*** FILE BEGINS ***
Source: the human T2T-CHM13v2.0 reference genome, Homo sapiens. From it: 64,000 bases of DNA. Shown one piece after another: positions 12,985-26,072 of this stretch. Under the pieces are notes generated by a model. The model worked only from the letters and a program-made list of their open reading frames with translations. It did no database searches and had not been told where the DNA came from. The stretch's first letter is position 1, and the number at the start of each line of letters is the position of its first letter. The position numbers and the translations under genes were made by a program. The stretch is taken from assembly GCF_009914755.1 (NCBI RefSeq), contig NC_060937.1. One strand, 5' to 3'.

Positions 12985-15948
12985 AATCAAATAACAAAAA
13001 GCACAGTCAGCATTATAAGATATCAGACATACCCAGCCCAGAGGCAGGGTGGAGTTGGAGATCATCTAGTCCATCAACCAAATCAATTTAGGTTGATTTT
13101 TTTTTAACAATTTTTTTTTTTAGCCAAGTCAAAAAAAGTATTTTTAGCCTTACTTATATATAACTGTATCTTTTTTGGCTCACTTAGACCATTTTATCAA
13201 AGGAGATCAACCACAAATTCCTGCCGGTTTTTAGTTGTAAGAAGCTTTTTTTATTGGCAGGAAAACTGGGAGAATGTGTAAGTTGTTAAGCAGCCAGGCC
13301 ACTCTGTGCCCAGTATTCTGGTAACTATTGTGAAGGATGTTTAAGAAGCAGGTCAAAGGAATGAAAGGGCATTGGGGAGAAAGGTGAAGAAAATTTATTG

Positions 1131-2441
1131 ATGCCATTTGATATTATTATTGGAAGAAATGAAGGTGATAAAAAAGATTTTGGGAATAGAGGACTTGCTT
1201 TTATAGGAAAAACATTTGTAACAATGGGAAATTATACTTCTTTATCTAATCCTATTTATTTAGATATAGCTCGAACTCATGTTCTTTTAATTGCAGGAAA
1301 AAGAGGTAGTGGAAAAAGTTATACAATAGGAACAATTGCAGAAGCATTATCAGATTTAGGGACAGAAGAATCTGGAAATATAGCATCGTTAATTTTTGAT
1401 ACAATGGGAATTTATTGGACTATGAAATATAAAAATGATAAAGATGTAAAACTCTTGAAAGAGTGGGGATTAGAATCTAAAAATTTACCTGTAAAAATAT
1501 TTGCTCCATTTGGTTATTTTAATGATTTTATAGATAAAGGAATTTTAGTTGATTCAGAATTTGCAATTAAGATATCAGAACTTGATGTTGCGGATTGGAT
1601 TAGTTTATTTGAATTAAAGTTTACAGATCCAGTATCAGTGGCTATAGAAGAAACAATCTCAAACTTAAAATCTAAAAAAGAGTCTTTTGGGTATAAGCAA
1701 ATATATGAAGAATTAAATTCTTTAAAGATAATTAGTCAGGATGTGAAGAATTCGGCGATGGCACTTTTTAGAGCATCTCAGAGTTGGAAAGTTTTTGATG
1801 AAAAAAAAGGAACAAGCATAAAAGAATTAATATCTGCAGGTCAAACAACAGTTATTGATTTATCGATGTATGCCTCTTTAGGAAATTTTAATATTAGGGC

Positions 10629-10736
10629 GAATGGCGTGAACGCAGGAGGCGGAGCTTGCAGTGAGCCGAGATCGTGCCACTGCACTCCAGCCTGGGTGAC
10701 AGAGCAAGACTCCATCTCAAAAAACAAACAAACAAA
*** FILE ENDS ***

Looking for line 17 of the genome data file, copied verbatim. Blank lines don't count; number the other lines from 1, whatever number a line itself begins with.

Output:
Positions 10629-10736